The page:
Titleist 917 D2 Driver Review
The 917 D2 driver is the larger 460cc head that looks a little squarer than before thanks to Titleist changing the line of the head near the heel.
The larger head means that the CG is a little further back and therefore this is the higher spinning head, even though it spins it around 100-200 rpm less than the previous 915 D2.
As you may have spotted the 917 drivers come with a 'Liquid Slate' colour finish that is supposed to echo the Titleist 975 driver. It is thankfully a darker shade of grey than the 816H hybrids, but there are many who associate Titleist with black drivers who may find this a shade too far, although after a while it is not very noticeable.
One change that is very noticeable is the impact sound which is much improved on the 915. The higher pitched crash is gone and the 917 sounds more like you expect a traditional Titleist driver to with a more solid, lower sounding smash.
I went through the full Titleist fitting process and once we had got the right 10.5° loft and shaft then the 917 D2 came out as better than the 915 D2 driver with just over 2 mph extra ball speed, but it was quite spinny at 3300 rpm with a 13.3° launch.
Ideally these two figures needed to come down, so that meant heading on to the 917 D3 driver.
Titleist 917 D3 Driver Review
As before the 917 D3 is a 440cc pear shaped head that looks great at address and more traditional than the D2.
Titleist say they drew on the popular 910 driver shape for the D3 and having had that club myself I think the 917 looks great. Combine that with the better sound and I will let them off the paint job as this is back to what I remember Titleist drivers being about.
As expected the D3 came in with a 0.5° lower launch of 12.8° and 300rpm less spin at 2900rpm so this was the better of the two heads for me.
As I was still getting a little fade on my shots, we adjusted the lie 0.75° upright to the A2 setting on theSureFit Tour hosel and then also put the 12g weight in the draw position and both of these helped straighten out the flight to give the optimum set up for me.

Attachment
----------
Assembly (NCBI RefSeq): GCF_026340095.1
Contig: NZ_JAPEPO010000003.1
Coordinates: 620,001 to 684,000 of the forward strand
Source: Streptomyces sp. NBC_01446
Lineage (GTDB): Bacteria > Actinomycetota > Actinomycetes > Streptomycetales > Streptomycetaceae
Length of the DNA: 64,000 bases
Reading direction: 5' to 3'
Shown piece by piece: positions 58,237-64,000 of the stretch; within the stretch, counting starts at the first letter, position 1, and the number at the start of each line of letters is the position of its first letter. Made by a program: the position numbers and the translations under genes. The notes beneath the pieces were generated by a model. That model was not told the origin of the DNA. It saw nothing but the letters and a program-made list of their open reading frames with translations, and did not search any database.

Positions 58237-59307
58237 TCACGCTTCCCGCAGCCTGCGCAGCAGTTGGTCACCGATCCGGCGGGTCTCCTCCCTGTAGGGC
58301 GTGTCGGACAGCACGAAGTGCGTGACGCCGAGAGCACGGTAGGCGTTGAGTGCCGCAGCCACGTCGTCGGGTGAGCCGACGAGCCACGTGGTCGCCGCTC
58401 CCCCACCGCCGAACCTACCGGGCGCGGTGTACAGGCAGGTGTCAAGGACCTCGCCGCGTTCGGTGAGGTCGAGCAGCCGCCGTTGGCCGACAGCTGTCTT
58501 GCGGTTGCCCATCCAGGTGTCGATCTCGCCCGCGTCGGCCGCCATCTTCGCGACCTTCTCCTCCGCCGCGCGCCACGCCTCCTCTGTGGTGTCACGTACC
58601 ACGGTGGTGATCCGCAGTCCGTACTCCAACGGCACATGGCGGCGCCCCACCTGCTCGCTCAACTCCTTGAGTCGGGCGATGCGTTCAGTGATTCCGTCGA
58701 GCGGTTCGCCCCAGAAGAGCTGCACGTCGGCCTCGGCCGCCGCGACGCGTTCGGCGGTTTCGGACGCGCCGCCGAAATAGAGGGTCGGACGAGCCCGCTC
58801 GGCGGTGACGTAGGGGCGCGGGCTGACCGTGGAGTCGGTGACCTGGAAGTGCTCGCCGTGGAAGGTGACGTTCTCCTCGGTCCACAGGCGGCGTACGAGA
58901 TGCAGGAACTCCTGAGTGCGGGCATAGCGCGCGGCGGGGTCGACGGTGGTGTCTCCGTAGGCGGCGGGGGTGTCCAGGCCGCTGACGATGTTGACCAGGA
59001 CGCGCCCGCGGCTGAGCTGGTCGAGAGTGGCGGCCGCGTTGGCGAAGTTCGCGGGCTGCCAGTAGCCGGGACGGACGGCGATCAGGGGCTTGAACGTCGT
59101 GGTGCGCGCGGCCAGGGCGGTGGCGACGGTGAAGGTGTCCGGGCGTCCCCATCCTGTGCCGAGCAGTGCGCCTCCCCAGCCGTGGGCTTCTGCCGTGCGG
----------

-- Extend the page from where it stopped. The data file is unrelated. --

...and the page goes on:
This was with the Diamana Blue Dialead shaft that replaces the previous 'standard' version and I felt it has a lot more feel than Diamana Blue boards of the past. Indeed all of the new shafts seemed a little more friendly than the 915 options, but if none of them work then there are a host of others available through the Titleist custom fitting service.
Titleist 917 Driver Summary
Overall I think Titleist has created another very good driver with the 917. Whilst the colour may divide opinion, the look and sound are back to where they should be after the sonic detour of the 915.
The 915 was a very consistent and straight driver and when optimised was hard to beat when I put it up against most other clubs, but these 917 touchy-feely improvements now add some fun to the mix.
The SureFit CG adjustable weight adds technical substance to the new model, adding a feature that has not been seen on a mainstream Titleist driver before. It is well thought out and the effects are noticeable and beneficial, particularly the ability to add or reduce the amount of weight in the head to get the best results for you.
It means that there is a high degree of customisation to the 917 driver, so a visit to a Titleist fitter will get the most from your not inconsiderable investment, but it will be well worth the money.